Temporarily Permanent

Perspective.

What is it exactly?

By definition, perspective is “a particular attitude toward or way of regarding something; a point of view”. (It can also be defined as “the art of drawing solid objects on a two-dimensional surface so as to give the right impression of their height, width, depth, and position in relation to each other when viewed from a particular point”, and although it is arguable that life is art, I won’t be addressing artistic perspective, per se, today.)

I find it interesting – nay, intriguing! – how perspective influences our opinion. Much like experiences having leverage and significant impact on the dimension of our focus (see post Finding Humanity in Winter), one’s perspective in direct relation to a situation not only predicates the response given, it often monopolizes it, regardless of any previous experience to the contrary. Basically, if we’re in the dark and darkness is all we see, it is unfathomable to see anything more than darkness despite having experienced ‘light’ and ‘bright’ in the past.

Extreme? Perhaps. But nonetheless not necessarily untrue.

Illustration: Think back to the last time you had a severe cold, or the flu (or, if not yourself, a loved one that you helped care for during that time). Day Two or Day Three into the experience, the wretchedness of sinus pressure, the shredding pain of broken glass shards tumbling down your constricted, raw throat with each swallow, feverish chills forcing you deep under the tonnage of fleece and woven cotton only to be marred by the beads of sweat on your brow, and the ripping ache throughout your joints, restricting fluid movement, draining every ounce of energy out of your listless frame. Even to partake in a cup of lemon chamomile tea with honey or bowl of chicken noodle soup is a monumental chore. You lay there, tissue in hand, dabbing your swollen, chapped nose and expel the simple words illuminating your current perspective, “this flu is killing me!”

But, wait!

You’ve had the flu before. And you’ve, well, survived… And, despite that present position, deep within the recesses of snuggle blankets and menthol throat lozenge wrappers, the predominant prognostication is that you, indeed, will again escape the clutches of Death in a week or so – with plenty of rest and clear fluids – but you can’t see beyond the mounting pile of discarded tissues, drawing on faded memory, to know that you will see the light of another day. Your feet will touch ground again, gleefully participating in retail therapy. Your tongue will relish in fantastical feasts and roaring repartee. And yes, your heart will languish in the thought of wasting another breath in the living tomb which is your office cubicle… But you don’t see that; you see death. You see permanence in the temporary – darkness in the midst of residing in the dark, casting aside the lucid remembrance of healthier days…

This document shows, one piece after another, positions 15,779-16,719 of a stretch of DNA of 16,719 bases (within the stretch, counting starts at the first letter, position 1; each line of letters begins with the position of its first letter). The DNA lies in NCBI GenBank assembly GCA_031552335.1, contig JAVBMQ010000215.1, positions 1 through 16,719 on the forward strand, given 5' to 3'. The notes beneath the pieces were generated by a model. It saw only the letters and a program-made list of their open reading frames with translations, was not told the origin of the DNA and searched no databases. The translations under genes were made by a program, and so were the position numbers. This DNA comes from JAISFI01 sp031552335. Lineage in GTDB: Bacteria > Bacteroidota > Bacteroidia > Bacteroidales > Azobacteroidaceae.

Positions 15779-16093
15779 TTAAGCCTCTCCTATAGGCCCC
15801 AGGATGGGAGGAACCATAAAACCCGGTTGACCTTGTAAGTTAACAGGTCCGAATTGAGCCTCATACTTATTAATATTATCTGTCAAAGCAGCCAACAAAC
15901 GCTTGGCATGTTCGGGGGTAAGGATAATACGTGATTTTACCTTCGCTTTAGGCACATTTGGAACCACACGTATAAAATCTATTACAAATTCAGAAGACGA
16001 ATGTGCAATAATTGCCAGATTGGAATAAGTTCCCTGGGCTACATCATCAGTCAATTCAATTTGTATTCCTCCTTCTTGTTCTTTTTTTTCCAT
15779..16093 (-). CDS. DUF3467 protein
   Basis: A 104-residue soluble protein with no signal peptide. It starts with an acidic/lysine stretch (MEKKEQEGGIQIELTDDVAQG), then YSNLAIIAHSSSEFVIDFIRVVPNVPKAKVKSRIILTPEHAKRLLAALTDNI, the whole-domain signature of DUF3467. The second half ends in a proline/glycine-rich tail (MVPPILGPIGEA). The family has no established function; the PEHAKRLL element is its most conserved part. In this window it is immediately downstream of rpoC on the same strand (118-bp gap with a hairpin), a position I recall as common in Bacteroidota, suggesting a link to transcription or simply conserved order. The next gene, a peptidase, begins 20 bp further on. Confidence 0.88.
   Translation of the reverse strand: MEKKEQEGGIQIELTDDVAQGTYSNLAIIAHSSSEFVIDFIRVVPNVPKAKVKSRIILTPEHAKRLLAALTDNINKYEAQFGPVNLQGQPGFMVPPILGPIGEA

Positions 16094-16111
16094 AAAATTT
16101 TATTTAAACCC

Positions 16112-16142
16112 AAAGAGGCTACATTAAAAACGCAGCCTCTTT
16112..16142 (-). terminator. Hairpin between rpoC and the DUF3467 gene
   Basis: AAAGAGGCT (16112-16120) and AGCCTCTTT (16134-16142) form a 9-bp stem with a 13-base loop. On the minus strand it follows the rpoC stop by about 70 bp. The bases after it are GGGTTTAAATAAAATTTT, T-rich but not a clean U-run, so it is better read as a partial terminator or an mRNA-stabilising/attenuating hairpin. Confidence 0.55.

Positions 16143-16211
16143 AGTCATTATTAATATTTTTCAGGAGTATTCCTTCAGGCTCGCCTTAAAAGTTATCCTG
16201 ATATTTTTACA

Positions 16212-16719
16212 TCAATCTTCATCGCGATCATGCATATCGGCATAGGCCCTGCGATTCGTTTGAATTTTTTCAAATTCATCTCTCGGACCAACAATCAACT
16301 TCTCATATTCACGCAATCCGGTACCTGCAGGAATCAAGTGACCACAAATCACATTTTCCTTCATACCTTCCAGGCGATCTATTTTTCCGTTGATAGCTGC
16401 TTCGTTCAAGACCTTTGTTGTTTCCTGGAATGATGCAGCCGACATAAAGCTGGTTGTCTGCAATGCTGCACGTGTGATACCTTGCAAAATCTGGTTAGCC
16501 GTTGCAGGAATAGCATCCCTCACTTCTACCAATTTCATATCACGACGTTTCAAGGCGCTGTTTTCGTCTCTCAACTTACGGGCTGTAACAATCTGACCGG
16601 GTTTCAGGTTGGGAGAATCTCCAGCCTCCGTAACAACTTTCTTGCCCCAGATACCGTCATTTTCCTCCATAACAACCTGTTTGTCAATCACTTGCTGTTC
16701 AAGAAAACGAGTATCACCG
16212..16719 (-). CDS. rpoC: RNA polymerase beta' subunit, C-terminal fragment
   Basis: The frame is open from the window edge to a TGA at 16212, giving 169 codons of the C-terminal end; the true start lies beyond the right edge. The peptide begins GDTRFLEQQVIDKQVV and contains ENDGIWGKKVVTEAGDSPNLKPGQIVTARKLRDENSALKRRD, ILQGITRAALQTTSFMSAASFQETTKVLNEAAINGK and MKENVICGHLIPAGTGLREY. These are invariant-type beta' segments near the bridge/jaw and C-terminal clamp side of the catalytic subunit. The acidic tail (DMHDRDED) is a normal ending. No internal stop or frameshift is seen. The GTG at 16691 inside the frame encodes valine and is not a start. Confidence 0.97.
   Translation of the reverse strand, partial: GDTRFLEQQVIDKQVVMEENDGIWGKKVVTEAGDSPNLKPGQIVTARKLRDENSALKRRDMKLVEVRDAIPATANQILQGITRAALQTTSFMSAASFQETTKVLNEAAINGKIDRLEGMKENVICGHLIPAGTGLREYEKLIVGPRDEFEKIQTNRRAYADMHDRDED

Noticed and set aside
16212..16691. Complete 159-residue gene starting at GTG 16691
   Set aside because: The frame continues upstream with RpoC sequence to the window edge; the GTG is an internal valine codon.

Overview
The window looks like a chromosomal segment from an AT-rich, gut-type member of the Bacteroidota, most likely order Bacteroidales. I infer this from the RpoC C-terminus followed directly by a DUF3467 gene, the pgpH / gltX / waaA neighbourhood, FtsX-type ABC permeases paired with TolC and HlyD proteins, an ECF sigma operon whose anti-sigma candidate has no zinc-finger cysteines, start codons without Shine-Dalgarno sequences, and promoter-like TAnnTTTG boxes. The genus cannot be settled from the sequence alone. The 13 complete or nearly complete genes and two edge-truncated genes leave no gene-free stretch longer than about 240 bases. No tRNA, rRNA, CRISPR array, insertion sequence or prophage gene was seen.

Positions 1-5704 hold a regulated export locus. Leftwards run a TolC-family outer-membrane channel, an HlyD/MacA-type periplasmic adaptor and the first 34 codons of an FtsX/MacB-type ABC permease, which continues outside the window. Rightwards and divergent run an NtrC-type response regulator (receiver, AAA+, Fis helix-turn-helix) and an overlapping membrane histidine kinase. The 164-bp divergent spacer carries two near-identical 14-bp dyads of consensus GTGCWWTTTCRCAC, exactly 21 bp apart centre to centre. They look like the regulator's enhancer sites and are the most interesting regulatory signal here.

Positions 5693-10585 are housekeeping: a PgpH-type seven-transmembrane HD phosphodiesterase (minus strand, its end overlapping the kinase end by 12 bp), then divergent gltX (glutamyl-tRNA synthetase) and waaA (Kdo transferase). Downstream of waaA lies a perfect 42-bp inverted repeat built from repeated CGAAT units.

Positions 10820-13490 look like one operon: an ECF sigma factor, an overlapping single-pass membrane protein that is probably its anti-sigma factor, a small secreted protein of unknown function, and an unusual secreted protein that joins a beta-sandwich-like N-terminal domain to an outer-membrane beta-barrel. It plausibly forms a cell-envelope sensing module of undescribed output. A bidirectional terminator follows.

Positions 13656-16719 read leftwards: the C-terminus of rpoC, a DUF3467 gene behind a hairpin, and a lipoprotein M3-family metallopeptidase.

Point made?

So, how is it that we shake off this “permanence in the temporary”, and realize things for what they are – or what they could be? How do we change our perspective even if our circumstance has not changed? If the physicality of something remains the same, how do we redefine it?

Several of my current circumstances can easily lend to melancholy and the ambiance of defeat. That’s not to say that there aren’t times when I succumb to these jesters and lose sight of things beyond the temporary; however, as the past chapter’s song floats away on the evening breeze and providence crashes upon a new calendar year (Hello, 2017! Let’s be friends, shall we?), I’m determined to remain aware of my perspective, adjusting it as one would a manual camera lens, allowing in light and clarity of focus, distilling shortsightedness, and capturing inspiration, catapulting me through – beyond! – the darkness and into the warmth of glowing hope, where once before I drew breath.

Page-Turner!

So, I’ve been “absent” from the Blogosphere for a few weeks…

With cause, perhaps. Without cause, mainly, except in that I have been overwhelmed with work assignments as well as other tirelessly monotonous “to-do”s and a sheer lack of drive and willpower. It pains me to say that, yes, pain – physical, agonizing pain – has also played a huge part. It’s as if the breaking of my heart has found some way to manifest itself into the needling anguish of arthritis and tendonitis, coupled with MS and fibromyalgia, crippling my hands with searing discomfort and affliction. My mind, twisted and tormented by sprouts of new ideas bursting through a barren wasteland of decades-old non-composition, enduring the pulverizing wallop of giant new characters scrambling around, seeking to mingle and cavort with the edges of reality, and gasping for air, avoiding the sinking, drowning sensation within, yearning to stay connected to eyes, ears – a whole consciousness – awakened to the ‘New’, hidden in plain sight, by virtue of new, broadening perspectives.

For anyone who has known me longer than a week, my fierce desire to be a writer is more than evident – even in the performance of my rather lifeless “day job”… With the onset of such debilitating pain, I was beginning to feel as if I had been led down a long, winding road that culminated in a wall of thickets and brambles, impassable without seeing my dreams ripped to shreds. Even these few words today are met with bittersweet passion and, well, infuriating pain! (I say “infuriating” because if it weren’t for the pain, I would write and write and write – but even if I were to “power through the pain” as I have in the past, it ends up leaving me truly incapacitated, with barely enough strength to hold a pen, raise a glass to my lips, or pet my fur-babies; therefore, I am truly infuriated by the pain!) However, I felt it necessary to expound on both my recent hiatus as well as something I read this morning that struck my inner soul like a flash of lightning.